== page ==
October 7, 2011


Glendon: Is religious freedom a second class right?

Harvard Law Professor Mary Ann Glendon raised a broad concern about religious freedom in America in her Sept. 20 lecture at Emory. Contrary to those who fear that the religious right is taking over and we are on the verge of a "faith-based" America, says Glendon, religion and religious freedom are actually the values in danger.

Glendon, Learned Hand Professor of Law at Harvard and former U.S. Ambassador to the Vatican, outlined her argument in a lecture presented by Emory's Center for the Study of Law and Religion (CSLR) and co-sponsored by the Aquinas Center of Theology.

Glendon cited three troubling trends:

Increasing religious persecution around the world. Nearly 70 percent of the world's people live in countries where there are "high restrictions" on religious freedom, according to a recent Pew Forum international survey "Worldwide, 75 percent of victims of violent religious persecution are Christian," Glendon adds.

Eroding conscience protection for religious individuals and institutions. In the United States and Western Europe, Glendon says religious freedom is at risk from more subtle threats such as "restrictions on the autonomy of religious institutions and inroads on the rights of parents regarding the education of their children."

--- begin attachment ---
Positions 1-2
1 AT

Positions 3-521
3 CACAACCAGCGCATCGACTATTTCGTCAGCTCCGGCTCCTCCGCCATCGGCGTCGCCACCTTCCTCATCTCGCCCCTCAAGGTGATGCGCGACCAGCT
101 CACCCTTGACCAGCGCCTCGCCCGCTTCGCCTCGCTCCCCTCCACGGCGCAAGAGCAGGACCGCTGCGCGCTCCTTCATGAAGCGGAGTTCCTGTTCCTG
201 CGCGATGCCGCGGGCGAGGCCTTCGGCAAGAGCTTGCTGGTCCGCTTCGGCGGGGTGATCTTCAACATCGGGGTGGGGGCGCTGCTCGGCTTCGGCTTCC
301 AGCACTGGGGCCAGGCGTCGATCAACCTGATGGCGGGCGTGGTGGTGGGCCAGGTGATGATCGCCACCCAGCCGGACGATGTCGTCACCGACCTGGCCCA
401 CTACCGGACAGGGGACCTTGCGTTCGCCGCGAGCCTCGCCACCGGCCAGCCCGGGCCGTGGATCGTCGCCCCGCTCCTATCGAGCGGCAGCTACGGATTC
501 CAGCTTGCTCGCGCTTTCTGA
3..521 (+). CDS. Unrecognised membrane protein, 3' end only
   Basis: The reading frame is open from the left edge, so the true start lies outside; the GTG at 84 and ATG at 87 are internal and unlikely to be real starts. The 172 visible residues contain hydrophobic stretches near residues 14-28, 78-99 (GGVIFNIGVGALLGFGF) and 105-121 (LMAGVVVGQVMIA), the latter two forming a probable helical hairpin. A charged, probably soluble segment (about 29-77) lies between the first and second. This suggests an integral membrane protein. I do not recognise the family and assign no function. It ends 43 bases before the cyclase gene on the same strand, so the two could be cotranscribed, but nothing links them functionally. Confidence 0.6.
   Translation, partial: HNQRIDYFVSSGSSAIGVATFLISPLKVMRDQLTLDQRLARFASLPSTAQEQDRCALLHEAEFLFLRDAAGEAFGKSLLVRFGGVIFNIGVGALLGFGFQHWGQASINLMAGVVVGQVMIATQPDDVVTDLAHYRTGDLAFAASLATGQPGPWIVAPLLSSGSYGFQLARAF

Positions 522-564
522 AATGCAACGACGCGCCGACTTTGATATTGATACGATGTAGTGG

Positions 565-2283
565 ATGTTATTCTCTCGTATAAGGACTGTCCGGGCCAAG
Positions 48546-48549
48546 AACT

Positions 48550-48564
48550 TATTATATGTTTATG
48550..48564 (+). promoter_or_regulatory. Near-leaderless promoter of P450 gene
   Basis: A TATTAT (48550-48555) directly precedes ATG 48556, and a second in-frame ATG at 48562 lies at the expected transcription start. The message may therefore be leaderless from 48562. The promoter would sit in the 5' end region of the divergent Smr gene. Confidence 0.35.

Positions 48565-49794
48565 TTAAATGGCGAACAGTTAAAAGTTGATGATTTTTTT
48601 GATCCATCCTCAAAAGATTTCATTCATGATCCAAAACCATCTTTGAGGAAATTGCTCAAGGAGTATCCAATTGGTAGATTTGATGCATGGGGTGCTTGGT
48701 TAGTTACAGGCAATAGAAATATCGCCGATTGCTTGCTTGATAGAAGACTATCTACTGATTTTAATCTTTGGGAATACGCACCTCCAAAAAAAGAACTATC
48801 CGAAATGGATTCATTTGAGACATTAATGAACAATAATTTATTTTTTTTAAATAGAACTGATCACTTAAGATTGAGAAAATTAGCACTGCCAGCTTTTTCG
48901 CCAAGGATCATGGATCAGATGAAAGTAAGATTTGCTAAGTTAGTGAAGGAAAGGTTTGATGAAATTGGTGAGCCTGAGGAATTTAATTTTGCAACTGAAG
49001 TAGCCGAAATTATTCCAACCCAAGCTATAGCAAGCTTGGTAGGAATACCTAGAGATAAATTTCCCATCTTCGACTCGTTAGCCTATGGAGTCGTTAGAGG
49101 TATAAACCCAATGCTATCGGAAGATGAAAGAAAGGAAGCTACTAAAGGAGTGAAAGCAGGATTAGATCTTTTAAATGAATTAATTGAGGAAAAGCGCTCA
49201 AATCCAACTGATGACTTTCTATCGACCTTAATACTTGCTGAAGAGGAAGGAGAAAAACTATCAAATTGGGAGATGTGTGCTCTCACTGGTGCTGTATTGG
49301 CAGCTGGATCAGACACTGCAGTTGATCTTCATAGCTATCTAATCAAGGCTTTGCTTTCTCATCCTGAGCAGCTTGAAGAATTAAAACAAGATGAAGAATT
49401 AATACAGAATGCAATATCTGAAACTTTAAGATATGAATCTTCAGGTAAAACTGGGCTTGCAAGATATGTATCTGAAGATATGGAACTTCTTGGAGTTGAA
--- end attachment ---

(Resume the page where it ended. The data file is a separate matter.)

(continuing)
Waning influence of religion in society. Glendon cites widespread disillusionment with organized religion and a growing "individualization of faith" in the United States and elsewhere, with more than 15 percent of Americans "declining to affiliate with any organized religion," and 24 to 33 percent describing themselves as "spiritual but not religious."

The political influence of religion often fosters democracy, reconciliation, peace and human rights, while religious values tend to encourage respect and concern for others, discourage consumerism and hedonism, and provide a legacy of justice and love. Religious groups offer tangible societal benefits as well, such as education, health care, child care and employment.

She encourages religious believers and leaders to practice respect and tolerance, to promote the responsible exercise of religious freedom and to resist "divide-and conquer" strategies that, if successful, "could install secularism as the established religion of the United States."

Glendon's lecture was the second of five in CSLR's When Law and Religion Meet lecture series, which focuses on critical questions creating battles in courtrooms, legislatures and places of worship.

Watch the full lecture below:

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